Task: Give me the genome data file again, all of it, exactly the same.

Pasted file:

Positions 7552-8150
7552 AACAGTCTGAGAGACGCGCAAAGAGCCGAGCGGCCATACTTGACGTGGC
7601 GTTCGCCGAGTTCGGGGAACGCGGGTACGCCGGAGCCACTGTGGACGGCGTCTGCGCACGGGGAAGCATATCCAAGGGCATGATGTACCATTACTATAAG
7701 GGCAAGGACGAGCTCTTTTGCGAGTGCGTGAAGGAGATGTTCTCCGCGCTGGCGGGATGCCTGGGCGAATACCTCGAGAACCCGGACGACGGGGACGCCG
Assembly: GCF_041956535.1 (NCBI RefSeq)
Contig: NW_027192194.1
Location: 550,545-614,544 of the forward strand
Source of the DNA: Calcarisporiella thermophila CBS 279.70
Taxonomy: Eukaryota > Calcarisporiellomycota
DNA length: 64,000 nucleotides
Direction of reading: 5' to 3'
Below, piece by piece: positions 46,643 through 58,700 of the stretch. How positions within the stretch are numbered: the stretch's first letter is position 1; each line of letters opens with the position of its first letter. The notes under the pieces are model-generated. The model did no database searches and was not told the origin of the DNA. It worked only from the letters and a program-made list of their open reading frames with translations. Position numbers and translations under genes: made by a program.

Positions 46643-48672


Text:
Positions 7552-8150
7552 AACAGTCTGAGAGACGCGCAAAGAGCCGAGCGGCCATACTTGACGTGGC
7601 GTTCGCCGAGTTCGGGGAACGCGGGTACGCCGGAGCCACTGTGGACGGCGTCTGCGCACGGGGAAGCATATCCAAGGGCATGATGTACCATTACTATAAG
7701 GGCAAGGACGAGCTCTTTTGCGAGTGCGTGAAGGAGATGTTCTCCGCGCTGGCGGGATGCCTGGGCGAATACCTCGAGAACCCGGACGACGGGGACGCCG
Assembly: GCF_041956535.1 (NCBI RefSeq)
Contig: NW_027192194.1
Location: 550,545-614,544 of the forward strand
Source of the DNA: Calcarisporiella thermophila CBS 279.70
Taxonomy: Eukaryota > Calcarisporiellomycota
DNA length: 64,000 nucleotides
Direction of reading: 5' to 3'
Below, piece by piece: positions 46,643 through 58,700 of the stretch. How positions within the stretch are numbered: the stretch's first letter is position 1; each line of letters opens with the position of its first letter. The notes under the pieces are model-generated. The model did no database searches and was not told the origin of the DNA. It worked only from the letters and a program-made list of their open reading frames with translations. Position numbers and translations under genes: made by a program.

Positions 46643-48672